The National Park Authority asks that people, when on Snowdon (Yr Wyddfa), or indeed elsewhere in Snowdonia (Eryri), leave no trace of their visit, both whilst they are there, and afterwards. They also use the phrase ‘tread lightly‘ for the same figurative aim of your visit having minimal impact on the mountain.
Leaving no trace is not just about things like litter (see below), but also the impact you have as a person or group. Preparing properly for your visit will help with this, as will being respectful and considerate of both people and things around you.
The 7 Principles
The 7 principles, as identified by the Park Authority (and listed in the poster below) are:
- Plan ahead and prepare
- Only camp in designated campsites
- Take all your belongings home
- Respect our local communities
- Respect wildlife
- Be considerate of other visitors
- Enjoy your stay
Nearly 600,000 walkers use Snowdon annually, and 4 million people visit Snowdonia (‘Eryri’) annually. “Leave no trace” is key to the National Park’s 7 principles
The National Park’s countryside code
The above principles are very much linked to the Countryside Code:
- Put your dog on a lead when in the vicinity of livestock.
- Help reduce mountain erosion by keeping to the path (it’s also safer).
- Take your litter home, including food waste.
- Leave gates as you find them, or follow any directions. (Most gates on Snowdon are meant to be closed.)
- Take care not to harm plants and wildlife.
- Be considerate of other walkers.
- Follow any directions or signage.
You can also see what else Natural Resources Wales says about the Countryside Code here.
What is litter?
A team of volunteer litter pickers at the summit (the first organised sweep after the winter)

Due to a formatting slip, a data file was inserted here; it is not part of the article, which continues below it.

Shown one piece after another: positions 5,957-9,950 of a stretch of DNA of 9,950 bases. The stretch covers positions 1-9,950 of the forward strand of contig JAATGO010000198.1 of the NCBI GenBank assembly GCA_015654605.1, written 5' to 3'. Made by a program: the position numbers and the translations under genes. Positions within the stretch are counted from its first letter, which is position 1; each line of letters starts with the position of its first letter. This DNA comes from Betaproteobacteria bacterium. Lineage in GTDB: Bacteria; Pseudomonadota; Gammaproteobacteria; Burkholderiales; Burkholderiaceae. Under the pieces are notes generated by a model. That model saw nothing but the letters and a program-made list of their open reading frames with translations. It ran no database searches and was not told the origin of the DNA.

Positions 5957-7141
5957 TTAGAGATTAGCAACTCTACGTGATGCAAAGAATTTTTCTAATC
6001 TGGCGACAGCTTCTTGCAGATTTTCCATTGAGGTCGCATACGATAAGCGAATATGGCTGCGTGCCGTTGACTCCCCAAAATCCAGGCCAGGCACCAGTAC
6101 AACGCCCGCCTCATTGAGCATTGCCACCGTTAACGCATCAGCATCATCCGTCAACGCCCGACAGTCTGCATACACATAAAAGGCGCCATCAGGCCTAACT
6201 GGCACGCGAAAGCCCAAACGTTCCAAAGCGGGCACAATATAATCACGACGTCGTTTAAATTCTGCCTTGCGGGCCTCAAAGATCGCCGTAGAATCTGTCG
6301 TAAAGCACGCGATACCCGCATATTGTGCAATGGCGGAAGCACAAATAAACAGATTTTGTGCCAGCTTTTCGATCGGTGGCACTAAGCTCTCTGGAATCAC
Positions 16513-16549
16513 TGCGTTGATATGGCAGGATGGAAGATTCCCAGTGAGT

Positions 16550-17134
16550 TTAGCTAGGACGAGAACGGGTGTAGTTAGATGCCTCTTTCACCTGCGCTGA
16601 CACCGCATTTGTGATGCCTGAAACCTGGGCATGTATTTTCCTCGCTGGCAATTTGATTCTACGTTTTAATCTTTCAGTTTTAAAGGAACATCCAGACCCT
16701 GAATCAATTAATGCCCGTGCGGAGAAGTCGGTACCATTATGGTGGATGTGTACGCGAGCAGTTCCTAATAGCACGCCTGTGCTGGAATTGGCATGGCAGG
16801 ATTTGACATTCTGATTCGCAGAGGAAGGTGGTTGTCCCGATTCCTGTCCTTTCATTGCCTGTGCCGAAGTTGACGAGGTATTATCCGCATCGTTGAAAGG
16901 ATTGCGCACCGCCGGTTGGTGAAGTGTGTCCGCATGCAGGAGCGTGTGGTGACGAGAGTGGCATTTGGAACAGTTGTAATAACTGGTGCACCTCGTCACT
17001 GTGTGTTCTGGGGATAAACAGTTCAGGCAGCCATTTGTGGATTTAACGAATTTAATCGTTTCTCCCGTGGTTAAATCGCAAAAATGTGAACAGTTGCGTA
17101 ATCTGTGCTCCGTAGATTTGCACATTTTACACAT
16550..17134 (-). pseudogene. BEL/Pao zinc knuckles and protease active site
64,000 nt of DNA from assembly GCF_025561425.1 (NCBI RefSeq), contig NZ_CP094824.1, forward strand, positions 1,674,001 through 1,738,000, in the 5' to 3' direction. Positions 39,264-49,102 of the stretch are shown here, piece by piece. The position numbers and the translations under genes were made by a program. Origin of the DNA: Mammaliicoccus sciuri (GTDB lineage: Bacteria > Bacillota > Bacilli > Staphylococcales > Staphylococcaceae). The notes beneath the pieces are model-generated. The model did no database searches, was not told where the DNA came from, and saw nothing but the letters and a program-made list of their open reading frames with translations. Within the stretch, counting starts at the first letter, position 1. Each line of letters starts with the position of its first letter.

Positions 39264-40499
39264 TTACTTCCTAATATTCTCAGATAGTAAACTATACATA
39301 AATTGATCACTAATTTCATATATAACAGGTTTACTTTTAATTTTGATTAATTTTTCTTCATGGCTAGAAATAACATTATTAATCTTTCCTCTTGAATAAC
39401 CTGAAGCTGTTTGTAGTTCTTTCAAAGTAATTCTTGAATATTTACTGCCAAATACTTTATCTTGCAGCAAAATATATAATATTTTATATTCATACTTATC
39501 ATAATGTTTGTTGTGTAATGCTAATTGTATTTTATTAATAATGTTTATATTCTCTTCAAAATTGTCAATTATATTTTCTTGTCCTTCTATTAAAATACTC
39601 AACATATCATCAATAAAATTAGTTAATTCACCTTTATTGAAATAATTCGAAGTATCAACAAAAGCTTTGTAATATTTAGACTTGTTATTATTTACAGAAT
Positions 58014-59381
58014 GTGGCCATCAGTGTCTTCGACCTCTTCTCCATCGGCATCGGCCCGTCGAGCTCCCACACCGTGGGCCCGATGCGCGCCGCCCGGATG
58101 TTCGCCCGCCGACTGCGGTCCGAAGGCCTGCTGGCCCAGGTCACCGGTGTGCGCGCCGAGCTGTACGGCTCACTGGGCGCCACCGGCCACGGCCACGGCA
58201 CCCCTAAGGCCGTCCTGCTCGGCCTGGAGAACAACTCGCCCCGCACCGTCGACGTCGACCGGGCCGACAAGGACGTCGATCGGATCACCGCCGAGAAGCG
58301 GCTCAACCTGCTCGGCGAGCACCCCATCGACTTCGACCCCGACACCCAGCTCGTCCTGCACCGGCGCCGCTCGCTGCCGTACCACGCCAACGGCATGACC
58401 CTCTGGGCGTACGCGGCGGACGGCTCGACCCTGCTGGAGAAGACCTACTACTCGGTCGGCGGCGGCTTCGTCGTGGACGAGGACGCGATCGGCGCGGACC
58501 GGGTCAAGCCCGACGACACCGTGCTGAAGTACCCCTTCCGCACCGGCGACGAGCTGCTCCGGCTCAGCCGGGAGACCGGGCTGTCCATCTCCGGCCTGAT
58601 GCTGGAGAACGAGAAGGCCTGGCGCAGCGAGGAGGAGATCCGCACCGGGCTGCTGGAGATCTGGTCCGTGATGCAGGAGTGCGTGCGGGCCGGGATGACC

“If you bring it in, take it out.”
It is hoped that everyone will take back down what they have brought up, but some find that difficult and prefer to leave litter on the mountain, especially at the summit. (We accept too that a small proportion of litter is probably accidental.)
There are bins in all the car parks at the bottom of the mountain, but no bins on the mountain itself, for obvious reasons.
Remember that things like banana skins and orange peel are also litter – what is called ‘organic litter’. They take a good couple of years to decompose, and apart from looking unsightly, they poison the fragile mountain soil (by altering the pH) because they are not native.
Volunteer wardens patrol the paths at weekends, chatting with the public and also picking up litter, but you can help by picking up any litter you see. As a result of regular litter picking (some 500 bags of litter are collected on Snowdon annually) you will hopefully find the mountain a much cleaner place.
When Hafod Eryri, the summit building, is closed, it is not possible to leave rubbish in the internal bins there.
They may be great food on the mountain, but this is litter.
A plastic-free Snowdon?
The National Park Authority has recently appointed a ‘plastic-free Yr Wyddfa’ officer. The plan is to create a clear and ambitious strategy to reduce the amount of waste on Yr Wyddfa’s paths and help businesses to transition from single-use plastics. You can read more about the background to this plan here, and about the scheme itself (and how you can help) here.
Be ‘Adventure Smart’
Your impact on the mountain will additionally be reduced if you are fully prepared. To that end, ask yourself these 3 questions before you set off:
- Do I have the right GEAR?
- Do I know what the WEATHER will be like?
- Am I confident I have the KNOWLEDGE & SKILLS for the day?
You can read more about these 3 questions on the Adventure Smart website.